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Suppose we have a bounded, strictly convex domain $D\subset \mathbb{R}^2$ with smooth boundary with strictly positive curvature. Suppose further that the projection of $D$ onto the horizontal coordinate axis is given by the interval $[0,2]$. Now, for any $x\in [0,2]$ we can consider the vertical diameter $d_D(x)$ which is the length of the intersection of $D$ with a vertical ray through $x$.

For instance for $D$ the unit disc with midpoint $(1,0)^\top$ we have $d_D(x)= 2\sqrt{2x-x^2}$ for $x\in [0,2]$. Let us make the definition $d_0(x):=2\sqrt{2x-x^2}$.

For a convex set $D$ as above consider the quotient $$\delta_D(x):= \frac{d_D(x)}{d_0(x)}.$$

It can be checked that $\delta_D$ is bounded from above and below for any convex $D$. My question is whether it can be shown that $\delta_D$ is actually $C^\infty$ on $[0,2]$, that is with all derivatives bounded as we approach the endpoints?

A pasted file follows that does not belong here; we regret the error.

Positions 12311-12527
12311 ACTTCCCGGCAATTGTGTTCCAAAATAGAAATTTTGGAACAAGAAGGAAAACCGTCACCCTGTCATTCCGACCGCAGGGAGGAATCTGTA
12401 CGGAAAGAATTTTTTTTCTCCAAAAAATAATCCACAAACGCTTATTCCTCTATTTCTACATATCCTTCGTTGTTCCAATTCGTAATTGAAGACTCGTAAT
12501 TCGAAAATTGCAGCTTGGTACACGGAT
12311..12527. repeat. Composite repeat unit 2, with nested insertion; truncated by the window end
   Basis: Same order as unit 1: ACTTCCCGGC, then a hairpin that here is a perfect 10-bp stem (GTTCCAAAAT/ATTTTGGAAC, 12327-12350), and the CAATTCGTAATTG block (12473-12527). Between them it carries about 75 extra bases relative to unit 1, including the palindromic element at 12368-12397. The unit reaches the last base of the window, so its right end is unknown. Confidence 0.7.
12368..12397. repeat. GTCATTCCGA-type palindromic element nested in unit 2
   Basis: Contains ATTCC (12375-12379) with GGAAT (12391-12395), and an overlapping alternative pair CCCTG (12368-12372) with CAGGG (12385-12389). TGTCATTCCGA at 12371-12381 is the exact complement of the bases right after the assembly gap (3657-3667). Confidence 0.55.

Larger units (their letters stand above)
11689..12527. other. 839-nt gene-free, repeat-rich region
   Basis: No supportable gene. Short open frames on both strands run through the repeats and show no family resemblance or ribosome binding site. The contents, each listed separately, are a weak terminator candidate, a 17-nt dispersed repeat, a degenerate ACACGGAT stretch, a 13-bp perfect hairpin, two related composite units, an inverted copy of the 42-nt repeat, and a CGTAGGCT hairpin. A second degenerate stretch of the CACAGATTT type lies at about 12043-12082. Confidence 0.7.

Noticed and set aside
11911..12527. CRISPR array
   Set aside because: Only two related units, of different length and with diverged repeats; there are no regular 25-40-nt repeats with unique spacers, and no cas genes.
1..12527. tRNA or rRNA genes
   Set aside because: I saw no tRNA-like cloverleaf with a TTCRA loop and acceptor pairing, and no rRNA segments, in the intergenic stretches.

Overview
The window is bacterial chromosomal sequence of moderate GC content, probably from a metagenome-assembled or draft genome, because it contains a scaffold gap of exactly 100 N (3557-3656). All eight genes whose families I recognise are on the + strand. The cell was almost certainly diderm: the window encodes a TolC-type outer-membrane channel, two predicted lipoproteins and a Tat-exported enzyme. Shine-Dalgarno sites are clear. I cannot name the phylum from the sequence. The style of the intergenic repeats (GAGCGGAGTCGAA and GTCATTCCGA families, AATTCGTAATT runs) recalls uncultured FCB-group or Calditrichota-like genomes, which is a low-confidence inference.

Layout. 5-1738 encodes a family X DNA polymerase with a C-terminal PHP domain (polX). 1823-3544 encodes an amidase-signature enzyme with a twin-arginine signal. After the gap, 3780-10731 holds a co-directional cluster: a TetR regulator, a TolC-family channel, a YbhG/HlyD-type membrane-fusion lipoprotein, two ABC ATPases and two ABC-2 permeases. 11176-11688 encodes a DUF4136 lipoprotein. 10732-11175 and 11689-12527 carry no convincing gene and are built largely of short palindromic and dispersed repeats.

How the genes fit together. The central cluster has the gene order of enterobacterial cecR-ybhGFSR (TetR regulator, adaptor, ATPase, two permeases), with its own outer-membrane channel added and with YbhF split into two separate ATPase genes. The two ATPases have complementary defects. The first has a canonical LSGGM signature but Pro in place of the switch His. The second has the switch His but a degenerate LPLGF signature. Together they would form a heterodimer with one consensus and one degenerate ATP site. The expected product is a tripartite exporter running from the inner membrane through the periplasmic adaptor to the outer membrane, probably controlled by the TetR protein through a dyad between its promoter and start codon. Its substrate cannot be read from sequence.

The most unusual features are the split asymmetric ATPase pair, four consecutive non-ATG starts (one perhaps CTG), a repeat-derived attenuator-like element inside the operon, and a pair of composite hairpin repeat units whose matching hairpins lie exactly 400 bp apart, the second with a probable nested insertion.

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# Vertical Diameter of Convex Domains

Suppose we have a bounded, strictly convex domain $D\subset \mathbb{R}^2$ with smooth boundary. Suppose further that the projection of $D$ onto the horizontal coordinate axis is given by the interval $[0,2]$. Now, for any $x\in [0,2]$ we can consider the vertical diameter $d_D(x)$ which is the length of the intersection of $D$ with a vertical ray through $x$.

For instance for $D$ the unit disc with midpoint $(1,0)^\top$ we have $d_D(x)= 2\sqrt{2x-x^2}$ for $x\in [0,2]$. Let us make the definition $d_0(x):=2\sqrt{2x-x^2}$.

For a convex set $D$ as above consider the quotient $$\delta_D(x):= \frac{d_D(x)}{d_0(x)}.$$

It can be checked that $\delta_D$ is bounded from above and below for any convex $D$. My question is whether it can be shown that $\delta_D$ is actually $C^\infty$ on $[0,2]$, that is with all derivatives bounded as we approach the endpoints?